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Trucking BLOODBATH: 2,500 Truckers Have Lost Their Jobs So Far In 2019

Mac Slavo
July 16th, 2019
Comments (18)

The trucking industry is experiencing a “bloodbath.” So far in 2019, at least 2,500 truckers have lost their jobs as companies go bankrupt as a major recession indicator keeps going negative.

According to Yahoo, six trucking companies have completely folded in 2019 and hat has left more than 2,500 truck drivers unemployed. And after a hugely profitable year in 2018, this year has seen retailers and manufacturers moving less, according to the Cass Freight Index, which has been a pretty spot-on indicator of a recession.

Additionally, truck drivers who own their business or work at a small business are suffering more and more as the year drags on. Rates in the spot market, in which retailers and manufacturers buy trucking capacity as they need it rather than through a contract, sank by about 18% year-over-year in June. That has caused truckers like Demetrius Wilburn, a Georgia-based driver, to find themselves unemployed.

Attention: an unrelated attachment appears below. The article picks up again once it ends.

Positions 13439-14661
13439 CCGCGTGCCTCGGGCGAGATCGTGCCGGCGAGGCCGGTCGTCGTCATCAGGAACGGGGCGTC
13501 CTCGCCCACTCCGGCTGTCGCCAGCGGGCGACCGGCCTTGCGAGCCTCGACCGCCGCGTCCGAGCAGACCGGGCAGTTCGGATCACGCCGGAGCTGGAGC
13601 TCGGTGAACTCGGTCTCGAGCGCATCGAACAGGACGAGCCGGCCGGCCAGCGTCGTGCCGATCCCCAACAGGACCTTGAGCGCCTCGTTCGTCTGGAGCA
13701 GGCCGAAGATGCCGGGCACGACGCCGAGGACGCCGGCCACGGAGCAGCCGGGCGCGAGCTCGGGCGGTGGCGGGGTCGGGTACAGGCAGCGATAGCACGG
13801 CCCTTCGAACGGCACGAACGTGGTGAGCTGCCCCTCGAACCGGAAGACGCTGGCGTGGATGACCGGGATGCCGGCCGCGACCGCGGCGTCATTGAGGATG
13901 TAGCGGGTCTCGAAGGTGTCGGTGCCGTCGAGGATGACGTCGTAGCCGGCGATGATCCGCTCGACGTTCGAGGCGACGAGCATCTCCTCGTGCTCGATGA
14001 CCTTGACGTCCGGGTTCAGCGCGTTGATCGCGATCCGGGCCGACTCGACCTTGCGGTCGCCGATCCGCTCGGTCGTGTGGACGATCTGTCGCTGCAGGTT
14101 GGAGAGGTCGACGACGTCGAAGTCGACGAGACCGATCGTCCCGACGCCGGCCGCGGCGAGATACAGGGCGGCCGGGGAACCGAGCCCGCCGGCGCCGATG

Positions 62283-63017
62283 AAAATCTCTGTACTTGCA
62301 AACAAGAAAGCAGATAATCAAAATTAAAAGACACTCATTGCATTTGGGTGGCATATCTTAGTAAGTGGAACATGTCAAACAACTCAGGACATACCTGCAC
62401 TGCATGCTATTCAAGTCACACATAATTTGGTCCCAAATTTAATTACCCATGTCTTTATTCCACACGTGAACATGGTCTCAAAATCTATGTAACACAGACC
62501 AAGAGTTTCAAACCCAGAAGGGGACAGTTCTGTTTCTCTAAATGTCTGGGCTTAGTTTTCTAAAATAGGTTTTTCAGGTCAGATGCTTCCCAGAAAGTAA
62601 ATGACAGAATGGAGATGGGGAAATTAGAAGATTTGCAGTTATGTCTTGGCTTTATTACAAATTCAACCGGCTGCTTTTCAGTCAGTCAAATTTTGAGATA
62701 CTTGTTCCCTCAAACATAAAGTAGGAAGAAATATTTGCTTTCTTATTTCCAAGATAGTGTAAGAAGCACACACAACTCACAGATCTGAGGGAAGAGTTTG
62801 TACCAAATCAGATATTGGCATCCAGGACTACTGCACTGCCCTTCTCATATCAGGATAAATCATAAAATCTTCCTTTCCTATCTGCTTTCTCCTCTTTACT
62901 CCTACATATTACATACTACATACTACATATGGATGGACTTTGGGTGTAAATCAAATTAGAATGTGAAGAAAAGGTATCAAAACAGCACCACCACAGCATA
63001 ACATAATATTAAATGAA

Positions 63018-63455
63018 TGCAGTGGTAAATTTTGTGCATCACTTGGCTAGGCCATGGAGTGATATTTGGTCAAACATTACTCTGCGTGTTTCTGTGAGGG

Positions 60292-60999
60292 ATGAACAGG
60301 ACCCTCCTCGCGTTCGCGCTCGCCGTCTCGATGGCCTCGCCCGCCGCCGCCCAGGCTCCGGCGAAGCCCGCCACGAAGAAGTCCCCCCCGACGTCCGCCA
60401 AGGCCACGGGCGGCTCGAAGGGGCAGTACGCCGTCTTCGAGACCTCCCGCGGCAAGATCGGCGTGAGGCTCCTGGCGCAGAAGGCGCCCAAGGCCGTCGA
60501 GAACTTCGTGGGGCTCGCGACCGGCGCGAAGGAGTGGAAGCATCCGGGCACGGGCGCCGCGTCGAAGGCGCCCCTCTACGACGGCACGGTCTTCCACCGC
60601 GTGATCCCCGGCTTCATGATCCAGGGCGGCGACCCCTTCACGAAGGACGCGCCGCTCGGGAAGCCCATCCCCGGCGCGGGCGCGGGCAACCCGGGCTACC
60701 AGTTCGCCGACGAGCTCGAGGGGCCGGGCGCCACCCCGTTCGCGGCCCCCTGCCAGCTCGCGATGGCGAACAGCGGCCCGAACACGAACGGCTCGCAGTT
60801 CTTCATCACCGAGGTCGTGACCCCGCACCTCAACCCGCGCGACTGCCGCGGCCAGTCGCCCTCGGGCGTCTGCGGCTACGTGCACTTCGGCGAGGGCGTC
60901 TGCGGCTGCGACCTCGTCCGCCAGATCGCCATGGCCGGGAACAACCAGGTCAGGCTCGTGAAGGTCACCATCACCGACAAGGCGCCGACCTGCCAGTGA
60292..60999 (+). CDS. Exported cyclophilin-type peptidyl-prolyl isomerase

Wilburn bought his semi-truck four years ago after years of working as a company truck driver. But amid rock-bottom rates, Wilburn wasn’t able to make a payment one month — and his truck was repossessed. “I was only six months away from paying it off,” Wilburn told Business Insider. “I’m trying to transition back into law enforcement now — don’t want to ever drive trucks again!”

“Definitely not worth it,” a Lexington, Kentucky-based owner-operator Chad Boblett told Business Insider. Boblett that some truck drivers were seeing a “bloodbath” in just how low rates had become.

Truckers’ Fears Are At RECESSION LEVEL HIGHS As They Warn Of “Bloodbath” And Bankruptcy

Starlite Trucking, which has been in business for 40 years, announced on July 12 that the company was closing down. The company was based in Ceres, California which is about 100 miles southeast of San Francisco.  The company mostly hauled livestock feed, nuts, and other products for the agricultural region. CEO Colby Bell said in a statement on Facebook that the rising compliance costs (the costs of keeping up with regulations and laws) of California regulations gutted the company, particularly as rates have stagnated.  “We tried to provide a healthy work environment for our employees and give them the best wages and benefits we could, but in the end, the rates that were available did not support the cost structure needed to compensate our employees appropriately,” Bell said.